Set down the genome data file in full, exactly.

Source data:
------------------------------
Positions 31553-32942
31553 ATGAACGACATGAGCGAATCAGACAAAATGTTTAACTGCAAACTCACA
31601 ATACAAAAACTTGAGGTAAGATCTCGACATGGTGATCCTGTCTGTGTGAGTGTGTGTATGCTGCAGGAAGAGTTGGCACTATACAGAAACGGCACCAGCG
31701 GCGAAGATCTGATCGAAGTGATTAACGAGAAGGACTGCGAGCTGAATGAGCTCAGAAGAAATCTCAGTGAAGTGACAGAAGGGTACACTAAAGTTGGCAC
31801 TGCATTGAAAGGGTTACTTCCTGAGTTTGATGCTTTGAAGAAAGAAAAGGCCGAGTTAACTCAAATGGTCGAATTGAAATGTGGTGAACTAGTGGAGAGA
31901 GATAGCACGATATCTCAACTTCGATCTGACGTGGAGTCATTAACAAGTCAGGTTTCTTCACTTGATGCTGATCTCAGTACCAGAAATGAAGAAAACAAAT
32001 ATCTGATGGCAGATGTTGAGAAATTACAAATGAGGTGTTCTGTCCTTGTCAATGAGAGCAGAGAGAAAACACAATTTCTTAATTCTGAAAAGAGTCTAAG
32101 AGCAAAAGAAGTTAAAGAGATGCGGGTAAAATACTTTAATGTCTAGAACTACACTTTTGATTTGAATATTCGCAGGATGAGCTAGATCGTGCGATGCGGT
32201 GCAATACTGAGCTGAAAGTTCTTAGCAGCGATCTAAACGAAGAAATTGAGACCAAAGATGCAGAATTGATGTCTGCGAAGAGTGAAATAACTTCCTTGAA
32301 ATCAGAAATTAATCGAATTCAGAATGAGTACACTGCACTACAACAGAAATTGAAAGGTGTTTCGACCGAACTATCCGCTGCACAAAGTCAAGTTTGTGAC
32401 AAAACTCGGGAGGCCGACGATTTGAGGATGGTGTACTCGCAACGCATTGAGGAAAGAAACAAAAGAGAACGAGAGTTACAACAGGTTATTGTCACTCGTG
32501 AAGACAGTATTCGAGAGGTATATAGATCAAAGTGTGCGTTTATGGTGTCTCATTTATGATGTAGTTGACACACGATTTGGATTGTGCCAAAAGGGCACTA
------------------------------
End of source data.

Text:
Positions 31553-32942
31553 ATGAACGACATGAGCGAATCAGACAAAATGTTTAACTGCAAACTCACA
31601 ATACAAAAACTTGAGGTAAGATCTCGACATGGTGATCCTGTCTGTGTGAGTGTGTGTATGCTGCAGGAAGAGTTGGCACTATACAGAAACGGCACCAGCG
31701 GCGAAGATCTGATCGAAGTGATTAACGAGAAGGACTGCGAGCTGAATGAGCTCAGAAGAAATCTCAGTGAAGTGACAGAAGGGTACACTAAAGTTGGCAC
31801 TGCATTGAAAGGGTTACTTCCTGAGTTTGATGCTTTGAAGAAAGAAAAGGCCGAGTTAACTCAAATGGTCGAATTGAAATGTGGTGAACTAGTGGAGAGA
31901 GATAGCACGATATCTCAACTTCGATCTGACGTGGAGTCATTAACAAGTCAGGTTTCTTCACTTGATGCTGATCTCAGTACCAGAAATGAAGAAAACAAAT
32001 ATCTGATGGCAGATGTTGAGAAATTACAAATGAGGTGTTCTGTCCTTGTCAATGAGAGCAGAGAGAAAACACAATTTCTTAATTCTGAAAAGAGTCTAAG
32101 AGCAAAAGAAGTTAAAGAGATGCGGGTAAAATACTTTAATGTCTAGAACTACACTTTTGATTTGAATATTCGCAGGATGAGCTAGATCGTGCGATGCGGT
32201 GCAATACTGAGCTGAAAGTTCTTAGCAGCGATCTAAACGAAGAAATTGAGACCAAAGATGCAGAATTGATGTCTGCGAAGAGTGAAATAACTTCCTTGAA
32301 ATCAGAAATTAATCGAATTCAGAATGAGTACACTGCACTACAACAGAAATTGAAAGGTGTTTCGACCGAACTATCCGCTGCACAAAGTCAAGTTTGTGAC
32401 AAAACTCGGGAGGCCGACGATTTGAGGATGGTGTACTCGCAACGCATTGAGGAAAGAAACAAAAGAGAACGAGAGTTACAACAGGTTATTGTCACTCGTG
32501 AAGACAGTATTCGAGAGGTATATAGATCAAAGTGTGCGTTTATGGTGTCTCATTTATGATGTAGTTGACACACGATTTGGATTGTGCCAAAAGGGCACTA